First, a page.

U.S. Steel tabled an offer to United Steelworkers Local 1005 on Tuesday as the two sides met for the first time since steelworkers were locked out 10 months ago.
Rolf Gerstenberger, president of Local 1005, said the union is crafting a comprehensive response to the offer.
Trevor Harris, U.S. Steel spokesperson, said it’s expected the two sides will meet next week to discuss that response.
The site of the talks was not made public and neither side would comment on the negotiations.Earlier this month, U.S. Steel arranged for a provincial mediator, Simon Clark, to be present at the talks. The key issue is pensions.The future of Hamilton Works and hundreds of families hangs in the balance. Soon, unemployment insurance will expire for many workers who will be facing a $200 weekly paycheque, the amount the union offers in strike pay.
But some say the future of the Canadian steel industry is also at stake, including David Livingstone, principal researcher at WALL, a project of the Centre for the Study of Education and Work in Toronto and coauthor of Manufacturing Meltdown: Reshaping Steel Work, published this past February.
Livingstone and his coauthor, Warren Smith, former president of Local 1005, said one of the key problems facing the industry is the foreign ownership of Canada’s steel plants. In his book, he suggests a number of options possible to help diversify and strengthen the industry, but before any of those are viable, talks must resume between U.S. Steel and the union.
“At this stage, there needs to be a meeting of the minds so that steel can be made again at Hamilton Works. The longer this lasts, the more difficult it will be to start that plant up again in a meaningful way,” he said.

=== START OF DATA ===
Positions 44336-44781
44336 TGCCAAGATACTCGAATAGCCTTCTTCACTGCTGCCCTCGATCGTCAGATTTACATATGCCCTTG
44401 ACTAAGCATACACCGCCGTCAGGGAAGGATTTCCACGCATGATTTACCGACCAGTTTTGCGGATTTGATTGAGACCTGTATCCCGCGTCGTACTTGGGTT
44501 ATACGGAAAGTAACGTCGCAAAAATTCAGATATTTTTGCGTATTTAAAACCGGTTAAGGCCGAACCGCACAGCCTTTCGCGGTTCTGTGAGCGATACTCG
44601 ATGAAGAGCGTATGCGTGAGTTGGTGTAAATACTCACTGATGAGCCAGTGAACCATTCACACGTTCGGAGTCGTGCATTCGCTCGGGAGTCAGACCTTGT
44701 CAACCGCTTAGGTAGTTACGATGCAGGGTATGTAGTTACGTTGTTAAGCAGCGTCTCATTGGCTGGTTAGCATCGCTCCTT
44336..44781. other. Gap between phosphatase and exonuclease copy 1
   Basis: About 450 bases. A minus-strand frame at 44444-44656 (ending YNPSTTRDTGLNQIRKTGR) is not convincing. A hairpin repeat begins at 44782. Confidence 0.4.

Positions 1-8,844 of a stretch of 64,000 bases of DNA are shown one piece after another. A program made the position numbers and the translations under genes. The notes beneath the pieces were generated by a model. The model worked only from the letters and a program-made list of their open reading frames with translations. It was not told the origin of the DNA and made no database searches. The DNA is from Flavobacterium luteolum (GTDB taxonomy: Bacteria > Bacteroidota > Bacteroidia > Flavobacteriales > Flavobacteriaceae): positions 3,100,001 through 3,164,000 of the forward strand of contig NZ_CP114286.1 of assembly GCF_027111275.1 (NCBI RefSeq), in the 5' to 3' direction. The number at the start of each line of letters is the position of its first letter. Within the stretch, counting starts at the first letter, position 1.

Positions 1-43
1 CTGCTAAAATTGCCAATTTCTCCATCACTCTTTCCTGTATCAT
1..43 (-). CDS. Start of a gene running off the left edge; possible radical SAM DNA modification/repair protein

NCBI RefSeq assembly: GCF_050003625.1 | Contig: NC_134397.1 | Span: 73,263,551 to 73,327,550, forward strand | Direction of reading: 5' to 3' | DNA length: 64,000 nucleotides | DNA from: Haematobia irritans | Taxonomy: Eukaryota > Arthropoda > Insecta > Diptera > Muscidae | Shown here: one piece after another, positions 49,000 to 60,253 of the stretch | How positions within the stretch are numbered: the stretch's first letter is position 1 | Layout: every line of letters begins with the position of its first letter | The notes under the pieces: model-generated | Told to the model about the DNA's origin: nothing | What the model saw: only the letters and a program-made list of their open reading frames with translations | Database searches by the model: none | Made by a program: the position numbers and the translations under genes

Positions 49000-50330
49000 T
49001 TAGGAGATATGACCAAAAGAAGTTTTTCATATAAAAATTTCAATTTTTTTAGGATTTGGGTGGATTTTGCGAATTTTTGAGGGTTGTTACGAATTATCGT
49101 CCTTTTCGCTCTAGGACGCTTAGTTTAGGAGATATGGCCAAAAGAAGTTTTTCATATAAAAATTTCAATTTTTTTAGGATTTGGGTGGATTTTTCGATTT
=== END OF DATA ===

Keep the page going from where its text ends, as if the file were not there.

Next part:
Livingstone said U.S. Steel is also wasting a vital skilled workforce as Local 1005 members offer experience and knowledge that’s important to keep active for the industry to survive.
“The basic concern is that this is a Canadian steel industry that’s becoming a rump on the broader steel industry. You still have a significant core of steelworkers available. There are 900 … steelworkers who can run that plant efficiently.”
There are other pressures building.
On Monday, city councillors questioned company officials and representatives from Local 1005 about progress on the long-delayed wastewater treatment facility, which is needed to treat wastewater contaminated with toxic phenols. Council decided to delay a decision on whether or not to extend a construction deadline to U.S. Steel pending the labour talks.
Local 1005’s contract with the company expired in July 2010. Union leaders refused to call a vote on the offer. On Nov. 2, 2010, the company declared it would lock out 900 employees until a vote was held on that final offer.
The dispute centres on worker pensions. U.S. Steel would like to move to a new defined contribution pension plan for new hires, close indexed pensioning for current retirees and close its defined benefits pension program.
U.S. Steel and industry analysts argue defined contribution plans are necessary for the company to remain profitable. The union is arguing against those changes.